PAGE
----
After Democrats used a procedural move Monday to delay a scheduled Texas Senate committee hearing on key election integrity legislation, the panel met again Friday to take public testimony on a dozen Republican-priority election bills, drawing scores of citizens back to the Capitol to testify on the measures.

“This conversation is going to take place,” State Sen. Bryan Hughes (R–Mineola) said at the opening of Friday’s Senate State Affairs Committee hearing.

But conservative advocates for the election reforms had to wait hours to participate in that conversation, after Hughes relegated election-bill witnesses to the end of the 13-hour hearing.

Hughes chairs the committee and authored the Senate’s top-tier election integrity legislation Senate Bill 7, the highest-profile of the 12 election bills on Friday’s agenda.

Election integrity is a top legislative priority of the Texas GOP and the only one also declared an emergency item by Republican Gov. Greg Abbott, who said earlier this month he is ready to sign “robust” election reform bills sent to his desk by the Republican-controlled Legislature.

Senate Bill 7

Republicans have loaded SB 7 with reforms sought by election integrity advocates.

The comprehensive “omnibus” bill includes dozens of provisions relating to voter registration, voting by mail, voter assistance, poll watchers, voting systems, and more—all intended to make voting more secure, accurate, and transparent, according to Hughes.

“It is important that elections be free and fair and accurate, and that people know they are free and fair and accurate,” Hughes said Friday.

SB 7 also includes criminal and civil penalties for fraud and official misconduct.

Among other provisions, the bill would:

  • require all Texas voting systems to have an auditable paper trail
  • prohibit officials from sending unsolicited mail-ballot applications
  • implement a tracking system for voters who request mail ballots
  • require documentation from voters applying for mail ballots due to disability
  • set uniform early voting hours and voting methods statewide
  • allow poll watchers to observe and record election officials’ activities
  • allow surveillance cameras in ballot-counting locations
  • assess civil penalties for officials who don’t follow election code

A revised version of Hughes’ original bill (called a committee substitute) would also:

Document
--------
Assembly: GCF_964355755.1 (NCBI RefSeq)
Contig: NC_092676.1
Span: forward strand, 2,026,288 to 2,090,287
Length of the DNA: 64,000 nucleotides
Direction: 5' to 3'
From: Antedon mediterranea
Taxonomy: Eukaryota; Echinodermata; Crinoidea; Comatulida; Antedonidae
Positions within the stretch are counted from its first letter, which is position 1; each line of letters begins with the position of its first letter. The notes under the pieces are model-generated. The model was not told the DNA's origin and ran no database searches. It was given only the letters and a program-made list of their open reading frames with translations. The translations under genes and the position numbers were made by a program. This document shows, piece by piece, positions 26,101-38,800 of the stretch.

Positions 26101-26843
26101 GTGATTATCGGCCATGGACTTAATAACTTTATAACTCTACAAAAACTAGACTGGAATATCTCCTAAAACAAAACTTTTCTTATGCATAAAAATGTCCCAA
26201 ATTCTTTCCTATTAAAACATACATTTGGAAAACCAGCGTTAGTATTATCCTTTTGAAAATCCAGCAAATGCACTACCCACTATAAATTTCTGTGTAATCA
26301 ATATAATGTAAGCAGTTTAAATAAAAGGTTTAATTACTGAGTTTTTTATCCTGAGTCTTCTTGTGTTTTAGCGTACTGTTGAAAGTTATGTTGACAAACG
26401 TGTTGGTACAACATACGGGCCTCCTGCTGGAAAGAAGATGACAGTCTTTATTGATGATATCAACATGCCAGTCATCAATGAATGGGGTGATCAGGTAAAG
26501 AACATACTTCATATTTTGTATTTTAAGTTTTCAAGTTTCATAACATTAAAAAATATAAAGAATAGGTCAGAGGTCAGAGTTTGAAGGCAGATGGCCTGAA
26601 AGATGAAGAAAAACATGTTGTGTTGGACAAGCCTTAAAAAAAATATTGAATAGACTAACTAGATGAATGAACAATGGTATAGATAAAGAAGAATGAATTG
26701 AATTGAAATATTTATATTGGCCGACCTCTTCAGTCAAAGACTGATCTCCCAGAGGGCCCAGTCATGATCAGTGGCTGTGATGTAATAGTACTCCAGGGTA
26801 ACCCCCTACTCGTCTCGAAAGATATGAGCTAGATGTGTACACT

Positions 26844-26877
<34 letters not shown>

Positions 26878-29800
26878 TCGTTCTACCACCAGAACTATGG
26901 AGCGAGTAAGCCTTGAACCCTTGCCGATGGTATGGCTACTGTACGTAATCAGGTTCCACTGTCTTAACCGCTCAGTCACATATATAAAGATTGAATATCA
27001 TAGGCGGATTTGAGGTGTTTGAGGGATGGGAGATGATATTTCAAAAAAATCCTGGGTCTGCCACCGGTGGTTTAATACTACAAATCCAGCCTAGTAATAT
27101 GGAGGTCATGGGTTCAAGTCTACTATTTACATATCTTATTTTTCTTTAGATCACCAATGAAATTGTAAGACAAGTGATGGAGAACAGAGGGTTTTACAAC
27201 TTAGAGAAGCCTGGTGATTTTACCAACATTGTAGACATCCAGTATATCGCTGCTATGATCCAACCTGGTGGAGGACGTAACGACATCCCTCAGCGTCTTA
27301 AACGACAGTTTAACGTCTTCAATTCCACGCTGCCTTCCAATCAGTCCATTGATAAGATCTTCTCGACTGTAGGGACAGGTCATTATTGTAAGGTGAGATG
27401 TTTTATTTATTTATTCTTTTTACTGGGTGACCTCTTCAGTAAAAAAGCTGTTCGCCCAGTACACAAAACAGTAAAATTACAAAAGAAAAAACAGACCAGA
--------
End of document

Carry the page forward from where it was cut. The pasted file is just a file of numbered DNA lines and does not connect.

• amend times when early voting polling locations can be open
  • prohibit drop boxes for mail ballots
  • define what it means for poll watchers to observe
  • require approvals from multiple state officials for counties to accept more than $1,000 in private cash for election administration

Public Testimony

By the time public testimony on the election integrity bills began at 5 p.m., citizen supporters were once again fuming—this time that they’d been left waiting for hours behind witnesses for lower-priority bills. Well over 100 people registered to speak, but many left before being heard.

Those who stayed were limited to two minutes to testify on all 12 bills.

“What we are experiencing in this country and state is a rampant ability to cheat,” said James Perry, one of the bills’ proponents who remained. “If you don’t pass this law, all these bills, you’re opening yourself up to be replaced by someone who is dishonest. We can’t afford that as citizens of Texas.”

Activists from leftist organizations that typically oppose election integrity measures—including the Brennan Center, MALDEF, the NAACP, Texas Civil Rights Project, and the League of Women Voters—testified against SB 7, as did multiple disability-rights advocates.

Hughes presented two other bills Friday.

Senate Bill 1234 would require all Texas elections to use voting systems that produce a paper audit trail by March 2024, similar to a provision included in his SB 7.

“This will give people confidence that their votes will be counted, and counted accurately,” Hughes said.

State Sen. Judith Zaffirini (D–Laredo) wanted to know where the tens of millions of dollars to pay for the upgraded equipment would come from. “I think the goal is worthy, but I would hate to support an unfunded mandate.”

Hughes said some federal funds may be available.

Senate Bill 1235 would establish a process for verifying the accuracy of voter rolls whereby the Texas secretary of state and Texas Department of Public Safety compare data monthly. If the cross-checks find ineligible voters, the SOS would notify local registrars, triggering follow-up verification.

Bettencourt’s “Integrity Seven”

Citizens also had a chance to testify on four bills from a package of reforms filed by State Sen. Paul Bettencourt (R–Houston) dubbed the Integrity Seven.

Senate Bill 1112 would make it a Class A misdemeanor for any local election official to suspend an early voting ballot board’s requirement to verify voters’ signatures on mail ballots or applications.

“This is the job they’re supposed to be doing,” Bettencourt said. “It’s in the code now.”

Christina Adkins with the Texas secretary of state’s office confirmed signature verification “is a required element at all times” for mail-ballot applications and ballot carrier envelopes. Bettencourt’s bill just adds a criminal penalty.